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Jacaranda by Trevor Rabin (Review)

posted May 7, 2012, 8:55 PM by Kaya Savas   [ updated May 8, 2012, 2:35 PM ]

Trevor Rabin is one of the greatest composers and performers around. As part of the band Yes he made rock history with songs like "Owner Of A Lonely Heart" and established himself as one of the greatest guitarists in the world. His signature sound is something only he can achieve with the instrument just as Carlos Santana, Jimi Hendrix and Rodrigo y Gabriela have established their mark on it. He took that sound to the composing realm where he helped define the sound of the action score. In the 90's he as well as composers like Hans Zimmer and Mark Mancina each contributed an essential part to the soundscape of action movies in the genre. The defining point came with scores like Armageddon, Con Air and Enemy Of The State. He took his sound and made it a staple with great scores to Flyboys, National Treasure, The Great Raid and Bad Boys II. You could also credit the sound of the sports drama to him with genre defining scores like Remember The Titans, Glory Road, Gridiron Gang and Coach Carter. Now after 20 years he's taking a break from scoring films and releasing a solo album titled Jacaranda. What is Jacaranda? It's pure Trevor Rabin; an album that contains music which defines the man. Part throwback to his rock days, part reflection, part experimentation but all inspiration. It's a collective expression of Rabin like I've never heard before.

Jacaranda is definitely an album experience. He features the guitar and piano since those are the instruments he feels at home with. Some tracks may feel a bit blunt, but others are soothing experiences that transcend time and space. The album is structured into two parts; at least that's how I took it. Part 1 is a bit more lively and energetic. We take a transition moment with the track "Rescue", which Rabin fans will recognize is from his score to The Guardian. He had Liz Constantine come back in to re-record the vocals. New life comes to the track as he adds guitars and more to it. The second half of the album seems more reflective than expressive, but each track has equal amounts of expressive and reflective qualities. The music is just alive, and it embodies Rabin as a musician so well. I grew up listening to his scores; he was partly the reason why I became fascinated with sound and image. When you're a young kid growing up in the 90's and you hear something like Armageddon then how can you not be inspired. This music was written freely from within, not to picture. So it has a different feel, but it does feel familiar. It's fun, it's spirited and it makes you realize how important music is as a reflection of the human spirit.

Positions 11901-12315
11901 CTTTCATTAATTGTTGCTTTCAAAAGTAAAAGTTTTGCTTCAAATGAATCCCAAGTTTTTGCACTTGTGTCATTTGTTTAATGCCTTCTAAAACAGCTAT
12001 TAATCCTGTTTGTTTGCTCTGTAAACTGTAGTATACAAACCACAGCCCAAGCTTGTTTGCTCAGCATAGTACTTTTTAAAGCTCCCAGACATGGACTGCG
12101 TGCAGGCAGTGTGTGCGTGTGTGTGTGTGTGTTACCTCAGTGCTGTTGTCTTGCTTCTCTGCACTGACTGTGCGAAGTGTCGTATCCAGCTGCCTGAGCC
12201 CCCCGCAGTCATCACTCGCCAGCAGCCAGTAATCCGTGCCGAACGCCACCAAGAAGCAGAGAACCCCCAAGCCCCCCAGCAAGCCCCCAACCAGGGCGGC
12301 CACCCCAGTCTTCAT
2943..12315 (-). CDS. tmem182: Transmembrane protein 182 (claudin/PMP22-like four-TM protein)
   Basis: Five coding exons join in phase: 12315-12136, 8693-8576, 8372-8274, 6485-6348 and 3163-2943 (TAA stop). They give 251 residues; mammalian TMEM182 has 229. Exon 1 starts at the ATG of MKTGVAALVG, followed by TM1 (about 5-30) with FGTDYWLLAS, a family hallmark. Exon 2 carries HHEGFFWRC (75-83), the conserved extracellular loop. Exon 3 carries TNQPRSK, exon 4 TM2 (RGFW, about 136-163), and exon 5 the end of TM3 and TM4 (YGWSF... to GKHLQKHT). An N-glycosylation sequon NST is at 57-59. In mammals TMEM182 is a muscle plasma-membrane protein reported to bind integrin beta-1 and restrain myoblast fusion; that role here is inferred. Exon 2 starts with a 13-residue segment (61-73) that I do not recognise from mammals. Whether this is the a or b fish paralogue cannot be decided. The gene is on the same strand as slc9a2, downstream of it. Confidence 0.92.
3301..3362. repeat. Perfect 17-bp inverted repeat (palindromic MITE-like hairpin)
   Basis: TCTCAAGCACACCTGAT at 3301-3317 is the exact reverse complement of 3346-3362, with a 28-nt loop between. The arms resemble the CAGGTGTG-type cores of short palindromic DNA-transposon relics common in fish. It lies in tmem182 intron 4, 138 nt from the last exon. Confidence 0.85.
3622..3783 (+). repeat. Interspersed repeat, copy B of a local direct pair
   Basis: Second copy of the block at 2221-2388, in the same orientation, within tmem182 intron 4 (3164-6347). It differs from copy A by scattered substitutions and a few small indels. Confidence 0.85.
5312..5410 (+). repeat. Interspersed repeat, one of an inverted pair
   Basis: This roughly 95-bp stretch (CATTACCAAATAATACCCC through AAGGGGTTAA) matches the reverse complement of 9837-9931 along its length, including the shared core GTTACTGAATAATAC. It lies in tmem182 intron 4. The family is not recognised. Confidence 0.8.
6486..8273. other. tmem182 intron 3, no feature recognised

Trevor named the album Jacaranda because when he grew up in South Africa it was the image of the Jacaranda tree that seemed to stick in his head. It's an album that is the collective sum of his inspiration as a musician. The music is not bound to any picture, and it's free from any lyrics. It's pure music. There's no story being told, just emotions being painted. Jacaranda is an important mark in Rabin's career since it really does reflect on the sonic landscape that he's built over the years. A truly remarkable musical experience from a truly remarkable musical composer.
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